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Touring bike

Old 11-17-11, 01:45 AM
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attroll
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Touring bike

I have been out of the touring circuit for a long time now. Needless to say my bike is out of date.

I am looking for a new touring bike. I would like to start out doing week long tours and my goal is to go across the US.

I would like to find a good touring bike but have not idea where to start. I would like to see if I can keep the price in the $1,000 range is possible.

I am hoping to get some suggestions and feedback here for everyone.

Thank you
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Old 11-17-11, 02:03 AM
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This topic is renewed almost every day in this forum.

Simply read through the existing threads. Everything that could possibly be discussed, has been, repeatedly.

http://www.bikeforums.net/showthread...uring-in-Maine
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Old 11-17-11, 06:41 AM
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Originally Posted by attroll View Post
I have been out of the touring circuit for a long time now. Needless to say my bike is out of date.
How long is that? There are many good touring set ups ~30+ years old. What set-up do you have to work with?
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Old 11-17-11, 07:47 AM
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Fit is First.
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Old 11-17-11, 08:09 AM
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Touring bikes may have reached their peak quality and design wise in the mid-eighties with the Miyata 1000 and the Specialized Expedition. Their are other Miyatas, Univegas, Bridgestones and Motobecanes from the eighties which are probably better than any current production bike. If you go to the Classic & Vintage forum you can get a lot of advice on up grading or making your old bike road worthy.
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Old 11-17-11, 08:22 AM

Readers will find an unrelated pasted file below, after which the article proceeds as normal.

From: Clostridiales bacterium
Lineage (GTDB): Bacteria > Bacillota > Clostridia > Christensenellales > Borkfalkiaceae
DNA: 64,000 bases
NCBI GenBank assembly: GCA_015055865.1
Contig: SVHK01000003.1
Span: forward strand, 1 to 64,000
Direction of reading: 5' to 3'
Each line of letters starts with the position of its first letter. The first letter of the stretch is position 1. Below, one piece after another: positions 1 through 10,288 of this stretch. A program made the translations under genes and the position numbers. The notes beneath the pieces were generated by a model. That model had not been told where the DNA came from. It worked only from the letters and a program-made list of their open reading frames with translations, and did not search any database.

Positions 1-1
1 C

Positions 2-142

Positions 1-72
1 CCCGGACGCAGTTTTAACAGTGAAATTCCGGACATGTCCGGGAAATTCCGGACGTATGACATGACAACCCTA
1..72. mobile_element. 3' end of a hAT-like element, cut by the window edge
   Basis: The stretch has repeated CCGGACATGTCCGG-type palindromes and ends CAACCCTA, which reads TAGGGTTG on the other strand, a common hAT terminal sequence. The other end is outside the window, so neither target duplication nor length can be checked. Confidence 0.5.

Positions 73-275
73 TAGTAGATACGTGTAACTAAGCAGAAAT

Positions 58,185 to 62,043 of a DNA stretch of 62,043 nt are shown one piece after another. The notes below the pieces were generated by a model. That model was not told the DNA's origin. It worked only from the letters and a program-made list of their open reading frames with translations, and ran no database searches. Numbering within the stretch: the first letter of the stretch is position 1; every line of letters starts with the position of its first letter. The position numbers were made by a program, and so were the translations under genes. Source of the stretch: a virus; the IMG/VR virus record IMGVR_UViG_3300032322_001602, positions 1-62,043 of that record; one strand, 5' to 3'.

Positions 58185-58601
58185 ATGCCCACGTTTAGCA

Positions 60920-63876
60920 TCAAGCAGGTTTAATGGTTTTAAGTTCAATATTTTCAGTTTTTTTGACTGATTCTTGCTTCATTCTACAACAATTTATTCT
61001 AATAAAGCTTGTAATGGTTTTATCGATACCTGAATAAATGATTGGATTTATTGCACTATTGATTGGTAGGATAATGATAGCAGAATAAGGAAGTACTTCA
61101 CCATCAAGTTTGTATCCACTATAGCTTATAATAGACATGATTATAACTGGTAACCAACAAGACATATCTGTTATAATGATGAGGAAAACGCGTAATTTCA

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Originally Posted by rogerstg View Post
How long is that? There are many good touring set ups ~30+ years old. What set-up do you have to work with?
+1

Let the gurus here know what you have (photos help) and they can suggest updates, if any. Then you can spend more money on panniers and such.

Brad
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Old 11-17-11, 08:35 AM
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There's a sticky list of touring bikes at the top of the touring forum.

Adventure Cycling has a pretty good list, too, at http://www.adventurecycling.org/feat...uyersguide.cfm

Now all you have to do is (a) find a shop that has some you can test ride, or (b) drool over the catalogs until you pick one and order it!

(Note option (a) gets much easier around March, when touring bikes hit the shops.)
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Old 11-17-11, 08:43 AM
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There are plenty of bikes in the $1000 range or close to it. My 2 companions and I did the Trans America as a first tour on pretty close to box stock $599 (delivered) bikes (Windsor Tourists with Sugino XD600 cranks to get lower gearing). Between that and $1200 or so there are a lot of options.

I agree with Cyclebum that fit is the biggest thing. The thing is that fit is an individual thing. Personally I like a smallish frame, low bars and an aggressive posture. Some like a big frame, really high bars and a very upright posture. With that in mind I would suggest that you ride your current bike a good bit while experimenting with various adjustments to figure out what works for you. If you haven't ridden in a while I'd suggest starting with a not too aggressive posture and lower the bars a bit as your body adjusts. Be sure that you are riding with a fit that allows the elbows to be bent rather than having to stretch. That typically means that as the bars go lower they may need to come back farther.

I also think that once some pretty minimal standard of suitability is met the bike is a pretty minor factor in the likelihood of success or failure of a tour. I always say that when I think back on my tours the bike itself just doesn't come up much.